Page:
What you need to know
After Taiwan and Japan signed the “Taiwan-Japan Fisheries Agreement” in 2013, there have been disputes and complaints from fishermen from both sides. Recently, local fishery groups in Japan have asked the Taiwan-Japan fishing area to be narrowed, raising strong protest from the Suao Fishermen’s Association.
Translated by Shin-wei Chang
In April of 2013, Taiwan and Japan signed the “Taiwan-Japan Fisheries Agreement,” allowing both Japanese and Taiwanese fishermen to do fishing in the area near the Diaoyutai Islands (Senkaku Islands). However, fishermen in Okinawa, Japan, have been asking Maritime area subject to the Taiwan-Japan Fisheries Agreement (Taiwan-Japan Area) to be narrowed, which has irritated Taiwanese fishermen.
James Sha, deputy minister of the Council for Agriculture, says that both sides were not satisfied with the agreement back in 2013. As a result, they hold annual preparation meetings to negotiate with the Fisheries Committee. By doing this, they hope to gradually bridge the gap between two sides. Sha says this is not the first time for any fishermen to comment on the agreement and there is always room for improvement. However, the two have agreed not to unilaterally reveal their opinions to the public before they reach a consensus.
Sha emphasized, the reason for the strong reaction of the Suao Fishermen’s Association was the Japanese fishermen asked to change the already-signed agreement. Fisheries Agency of the Council of Agriculture says the area the Japanese Fishermen’s Association asked to reduce is where most Bluefin Tuna live. Most of the fishermen of Suao Fishermen’s Association fish in the area, so it would cause huge impact to the fishermen if the agreement were changed.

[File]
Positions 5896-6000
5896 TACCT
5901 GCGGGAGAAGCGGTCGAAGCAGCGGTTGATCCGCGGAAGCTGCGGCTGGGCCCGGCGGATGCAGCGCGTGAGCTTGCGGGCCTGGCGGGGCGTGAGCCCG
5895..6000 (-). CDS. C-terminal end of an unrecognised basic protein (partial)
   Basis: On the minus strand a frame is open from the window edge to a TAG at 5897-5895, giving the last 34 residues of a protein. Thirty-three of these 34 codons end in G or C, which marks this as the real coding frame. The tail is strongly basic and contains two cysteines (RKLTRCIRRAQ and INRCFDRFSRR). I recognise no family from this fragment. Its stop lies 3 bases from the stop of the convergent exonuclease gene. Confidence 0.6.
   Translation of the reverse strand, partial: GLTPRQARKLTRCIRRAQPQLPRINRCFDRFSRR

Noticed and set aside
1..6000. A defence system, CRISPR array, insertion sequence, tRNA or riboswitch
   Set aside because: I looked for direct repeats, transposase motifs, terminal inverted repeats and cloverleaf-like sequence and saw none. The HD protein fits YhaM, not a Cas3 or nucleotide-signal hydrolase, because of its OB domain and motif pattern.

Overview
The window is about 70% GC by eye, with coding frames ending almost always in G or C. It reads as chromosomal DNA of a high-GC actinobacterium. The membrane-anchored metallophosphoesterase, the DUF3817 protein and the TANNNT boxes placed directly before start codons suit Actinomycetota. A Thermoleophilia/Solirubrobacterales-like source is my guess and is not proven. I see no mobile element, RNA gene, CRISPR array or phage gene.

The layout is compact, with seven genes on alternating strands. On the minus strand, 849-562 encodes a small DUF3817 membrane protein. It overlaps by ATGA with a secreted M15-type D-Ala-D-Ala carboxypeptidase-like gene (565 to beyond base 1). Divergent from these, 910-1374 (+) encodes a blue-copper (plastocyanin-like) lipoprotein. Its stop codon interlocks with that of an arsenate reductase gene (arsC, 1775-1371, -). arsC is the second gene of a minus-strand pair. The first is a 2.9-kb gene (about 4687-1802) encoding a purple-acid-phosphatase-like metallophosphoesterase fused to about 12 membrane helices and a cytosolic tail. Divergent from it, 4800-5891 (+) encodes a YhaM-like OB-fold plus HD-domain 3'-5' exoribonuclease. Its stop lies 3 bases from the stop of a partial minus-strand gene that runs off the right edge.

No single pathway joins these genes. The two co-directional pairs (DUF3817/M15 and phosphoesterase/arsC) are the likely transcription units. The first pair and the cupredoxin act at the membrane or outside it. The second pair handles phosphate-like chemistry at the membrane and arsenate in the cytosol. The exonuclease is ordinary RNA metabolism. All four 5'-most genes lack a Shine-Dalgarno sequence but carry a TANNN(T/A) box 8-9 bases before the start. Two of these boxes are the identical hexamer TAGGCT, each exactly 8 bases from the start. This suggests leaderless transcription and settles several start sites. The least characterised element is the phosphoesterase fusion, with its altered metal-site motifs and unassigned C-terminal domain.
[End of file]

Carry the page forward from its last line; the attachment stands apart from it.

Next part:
The way Japanese fishermen fish is very different from how the Taiwanese fish for the former is used having more space to fish. As a result, local fishermen in Ryukyu complain the Taiwanese fishermen are taking up all the waters. The directions the fishing nets are cast are also different for both sides. Disputes are often raised if one side casts west and the other east, which tangles up the nets.
Taiwan and Japan are to hold a “Taiwan-Japan Fisheries Committee” to negotiate. Taiwan believes that both sides will strive for elaborating regulations to ensure the safety of fishing boats when conducting fishing operations and avoid disputes over fishing operations.
Chang San-cheng, the minister of the Executive Yuan, reaffirmed that the Diaoyutai Islands has always been a fixed territory of the Republic of China (R.O.C), and the government has always held a consistent position. It will affirm its position of “safeguarding sovereignty, shelving disputes, pursuing peace and reciprocity, and promoting joint exploration and development” to continue the negotiation with Japan.
Edited by Olivia Yang